The Complainant’s corporate name and trademark is known in a number of jurisdictions as evidenced by the examples of its advertisements at annex 3 to its Complaint. The Complainant’s business includes international tourism. It has had an on-line presence at "www.isrotel.com" since 1994, and is also the registrant of the domain name <isrotel.co.uk>.
Under paragraph 2 of the Policy, a registrant bears the responsibility of investigating whether its domain name registration infringes or violates another’s rights. Given the wide use made of the "ISROTEL" trademark by the Complainant, the Respondent should have known that the Complainant had or could have rights concerning the domain name <isrotel.com>. Of course it is possible for a registrant to investigate the possibility that a registration would infringe or violate another’s rights and then to dismiss that possibility, but here there is no evidence of any investigation being made by the Respondent. Accordingly, the Panel finds that for the purposes of Paragraph 4(a)(iii) of the Policy, the Complainant has established registration in bad faith.
As to the second part of the requirement under paragraph 4(a) (iii), (use in bad faith), there is no positive evidence of ‘use’ in the general sense of the word at all, let alone use in bad faith. However, there have been many decisions of past administrative panels that have established that inactivity can amount to use in bad faith in some circumstances. Decision D2000-0003, Teltsra Corp Ltd v. Nuclear Marshmallows is an often quoted and followed decision in this regard. In Telstra, ‘use in bad faith’ was interpreted as ‘continuing to act in bad faith’. Indeed, the non-exhaustive list of circumstances which are indicative of bad faith registration and use (paragraph 4(b) of the Policy) clearly envisages inactivity or a passive holding of a domain name satisfying the requirements of paragraph 4(b) in certain circumstances. Thus it is not necessary to point to any positive use of the domain name (in bad faith) and it is permissible, instead, to look at whether the Respondent is continuing to act in bad faith. The question in this case is whether the Respondent’s inactivity, following a registration in bad faith, is enough in all the circumstances for it to be held, for the purposes of paragraph 4(b) of the Policy, to be use of the domain name in bad faith. In the circumstances of this case, the Panel finds that it is. The circumstances that lead to this finding are as follows:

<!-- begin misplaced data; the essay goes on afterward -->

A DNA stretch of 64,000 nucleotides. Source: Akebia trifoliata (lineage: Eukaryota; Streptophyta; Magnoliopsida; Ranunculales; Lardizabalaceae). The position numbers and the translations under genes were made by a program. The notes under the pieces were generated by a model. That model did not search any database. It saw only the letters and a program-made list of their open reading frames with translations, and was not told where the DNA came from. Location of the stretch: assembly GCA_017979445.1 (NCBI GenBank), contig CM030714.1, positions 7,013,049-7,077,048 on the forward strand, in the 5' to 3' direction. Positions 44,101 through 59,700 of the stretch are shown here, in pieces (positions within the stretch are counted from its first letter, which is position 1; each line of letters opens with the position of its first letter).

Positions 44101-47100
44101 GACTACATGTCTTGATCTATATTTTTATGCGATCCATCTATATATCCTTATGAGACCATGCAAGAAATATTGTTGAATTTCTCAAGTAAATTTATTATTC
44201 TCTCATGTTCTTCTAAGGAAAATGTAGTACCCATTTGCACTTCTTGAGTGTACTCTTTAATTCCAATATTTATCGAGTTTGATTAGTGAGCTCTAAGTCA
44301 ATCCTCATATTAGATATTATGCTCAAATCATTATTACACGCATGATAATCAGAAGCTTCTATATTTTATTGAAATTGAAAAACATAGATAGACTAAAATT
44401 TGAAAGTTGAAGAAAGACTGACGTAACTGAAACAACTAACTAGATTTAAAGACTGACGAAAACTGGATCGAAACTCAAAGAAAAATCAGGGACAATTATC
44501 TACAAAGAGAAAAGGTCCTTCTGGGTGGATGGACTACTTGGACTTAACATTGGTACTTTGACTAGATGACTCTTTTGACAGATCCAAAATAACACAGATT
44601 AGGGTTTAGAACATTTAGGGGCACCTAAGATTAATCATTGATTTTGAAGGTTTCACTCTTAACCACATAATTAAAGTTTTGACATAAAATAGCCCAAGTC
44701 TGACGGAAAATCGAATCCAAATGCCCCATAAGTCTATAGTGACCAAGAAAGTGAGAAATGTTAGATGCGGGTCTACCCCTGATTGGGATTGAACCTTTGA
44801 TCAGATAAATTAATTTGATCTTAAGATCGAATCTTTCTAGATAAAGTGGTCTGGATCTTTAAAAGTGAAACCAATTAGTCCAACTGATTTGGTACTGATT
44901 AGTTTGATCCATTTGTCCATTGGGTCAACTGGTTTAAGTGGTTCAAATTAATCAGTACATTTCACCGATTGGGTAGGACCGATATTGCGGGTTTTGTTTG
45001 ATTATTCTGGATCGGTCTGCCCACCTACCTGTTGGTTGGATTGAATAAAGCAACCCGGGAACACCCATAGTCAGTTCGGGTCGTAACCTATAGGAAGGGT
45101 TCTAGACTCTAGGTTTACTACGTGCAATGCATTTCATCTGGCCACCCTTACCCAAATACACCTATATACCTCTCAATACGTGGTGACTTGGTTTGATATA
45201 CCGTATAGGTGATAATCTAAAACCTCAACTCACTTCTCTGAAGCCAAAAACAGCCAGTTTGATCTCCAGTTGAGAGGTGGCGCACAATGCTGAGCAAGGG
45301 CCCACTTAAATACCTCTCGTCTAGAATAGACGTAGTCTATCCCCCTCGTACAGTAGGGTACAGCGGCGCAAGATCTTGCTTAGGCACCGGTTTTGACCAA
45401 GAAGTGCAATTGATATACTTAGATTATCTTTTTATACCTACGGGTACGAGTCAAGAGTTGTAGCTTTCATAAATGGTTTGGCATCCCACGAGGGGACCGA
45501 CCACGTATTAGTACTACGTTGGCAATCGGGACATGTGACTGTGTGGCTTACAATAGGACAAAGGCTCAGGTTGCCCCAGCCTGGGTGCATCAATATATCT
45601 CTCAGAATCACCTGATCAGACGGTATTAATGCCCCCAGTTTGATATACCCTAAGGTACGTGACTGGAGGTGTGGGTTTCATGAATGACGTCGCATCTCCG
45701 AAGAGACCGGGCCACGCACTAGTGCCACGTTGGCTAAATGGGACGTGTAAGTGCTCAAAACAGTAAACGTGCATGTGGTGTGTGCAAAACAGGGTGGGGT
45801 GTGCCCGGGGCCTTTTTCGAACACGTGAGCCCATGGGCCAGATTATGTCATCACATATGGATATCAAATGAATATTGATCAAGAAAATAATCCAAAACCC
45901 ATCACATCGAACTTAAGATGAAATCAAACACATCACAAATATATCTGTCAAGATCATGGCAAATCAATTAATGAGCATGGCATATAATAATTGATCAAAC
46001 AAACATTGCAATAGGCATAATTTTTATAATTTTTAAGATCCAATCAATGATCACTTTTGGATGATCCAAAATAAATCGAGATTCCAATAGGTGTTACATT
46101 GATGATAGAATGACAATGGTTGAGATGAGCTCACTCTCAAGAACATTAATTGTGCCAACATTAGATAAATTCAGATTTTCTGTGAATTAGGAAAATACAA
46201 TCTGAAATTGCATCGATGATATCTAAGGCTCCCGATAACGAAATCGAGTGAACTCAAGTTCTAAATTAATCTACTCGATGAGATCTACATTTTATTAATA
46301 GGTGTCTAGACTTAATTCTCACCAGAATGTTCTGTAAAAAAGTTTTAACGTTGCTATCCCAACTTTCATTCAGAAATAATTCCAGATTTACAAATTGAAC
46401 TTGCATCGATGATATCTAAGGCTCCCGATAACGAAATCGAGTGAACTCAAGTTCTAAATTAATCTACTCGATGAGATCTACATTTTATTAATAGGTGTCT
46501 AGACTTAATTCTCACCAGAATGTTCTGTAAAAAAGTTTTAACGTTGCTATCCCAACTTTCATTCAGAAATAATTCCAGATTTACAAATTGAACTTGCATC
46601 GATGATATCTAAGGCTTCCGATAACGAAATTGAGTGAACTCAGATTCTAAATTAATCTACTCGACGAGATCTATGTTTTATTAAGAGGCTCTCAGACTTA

a) pursuant to paragraph 2 of the Policy, the Respondent warranted that the statements made in its Registration Agreement were complete and accurate. It seems unlikely that this representation would not impose a continuing obligation on the registrant to ensure the continued accuracy of statements made at the time of registration, but in any event, the Registration Agreement of Tucows, Inc. imposes, at paragraph 18, an obligation on the part of the registrant to ‘..update us promptly as such information changes…’ The ‘information’ for these purposes includes contact details. Clearly it is for the Respondent to ensure that it can be contacted. Given this responsibility and the fact that attempts have been made to contact the Respondent since, at the latest, April 10, 2002 (the date of the Complainant’s letter at annex 6 of the Complaint), a serious question must be raised about the information provided to Tucows, Inc. on registration and/or the Respondent’s willingness to answer bona fide questions in relation to its registration and the rights of third parties, and to participate in these Administrative Proceedings.
b) the Respondent’s failure to provide any explanation whatsoever for its interest in the domain name, despite numerous opportunities for it to do so, and its failure to participate in these proceedings must raise the presumption that there is indeed nothing it could justifiably submit that would support a case that it was not using the domain name in bad faith, (or that it had any rights or legitimate interests in the domain name).
In the light of these circumstances, including those mentioned above in relation to evidence of bad faith registration, the Panel concludes that the Respondent’s continued holding of the domain name does satisfy the requirement that the domain name ‘is being used in bad faith’ and therefore finds that the requirements of paragraph 4(a)(iii), in their entirety, have been satisfied.
In the light of the above findings, the Panel concludes that the Complainant has proved each of the three elements of paragraph 4(a) of the Policy and in accordance with Paragraphs 4(i) of the Policy and paragraph 15 of the Rules, the Panel orders that the domain name <isrotel.com> be transferred to the Complainant.
Dated: May 7, 2003